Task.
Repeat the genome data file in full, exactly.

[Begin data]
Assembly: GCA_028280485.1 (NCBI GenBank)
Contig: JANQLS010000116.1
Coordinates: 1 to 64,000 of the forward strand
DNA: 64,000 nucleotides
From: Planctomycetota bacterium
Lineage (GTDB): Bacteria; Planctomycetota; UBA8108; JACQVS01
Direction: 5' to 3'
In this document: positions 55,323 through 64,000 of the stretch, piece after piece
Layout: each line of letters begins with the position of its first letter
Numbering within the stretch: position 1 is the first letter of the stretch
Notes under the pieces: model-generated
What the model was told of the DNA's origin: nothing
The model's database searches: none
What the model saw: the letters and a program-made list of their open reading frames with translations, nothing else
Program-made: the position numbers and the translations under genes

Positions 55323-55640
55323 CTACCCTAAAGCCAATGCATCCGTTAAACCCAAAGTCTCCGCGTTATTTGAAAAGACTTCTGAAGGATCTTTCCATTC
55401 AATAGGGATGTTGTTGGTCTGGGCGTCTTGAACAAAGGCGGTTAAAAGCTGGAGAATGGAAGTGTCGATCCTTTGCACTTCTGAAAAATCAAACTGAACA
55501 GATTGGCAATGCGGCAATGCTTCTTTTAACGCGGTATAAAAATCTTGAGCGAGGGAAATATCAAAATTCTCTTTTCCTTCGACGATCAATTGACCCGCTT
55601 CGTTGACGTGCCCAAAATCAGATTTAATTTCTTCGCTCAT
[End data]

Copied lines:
Assembly: GCA_028280485.1 (NCBI GenBank)
Contig: JANQLS010000116.1
Coordinates: 1 to 64,000 of the forward strand
DNA: 64,000 nucleotides
From: Planctomycetota bacterium
Lineage (GTDB): Bacteria; Planctomycetota; UBA8108; JACQVS01
Direction: 5' to 3'
In this document: positions 55,323 through 64,000 of the stretch, piece after piece
Layout: each line of letters begins with the position of its first letter
Numbering within the stretch: position 1 is the first letter of the stretch
Notes under the pieces: model-generated
What the model was told of the DNA's origin: nothing
The model's database searches: none
What the model saw: the letters and a program-made list of their open reading frames with translations, nothing else
Program-made: the position numbers and the translations under genes

Positions 55323-55640
55323 CTACCCTAAAGCCAATGCATCCGTTAAACCCAAAGTCTCCGCGTTATTTGAAAAGACTTCTGAAGGATCTTTCCATTC
55401 AATAGGGATGTTGTTGGTCTGGGCGTCTTGAACAAAGGCGGTTAAAAGCTGGAGAATGGAAGTGTCGATCCTTTGCACTTCTGAAAAATCAAACTGAACA
55501 GATTGGCAATGCGGCAATGCTTCTTTTAACGCGGTATAAAAATCTTGAGCGAGGGAAATATCAAAATTCTCTTTTCCTTCGACGATCAATTGACCCGCTT
55601 CGTTGACGTGCCCAAAATCAGATTTAATTTCTTCGCTCAT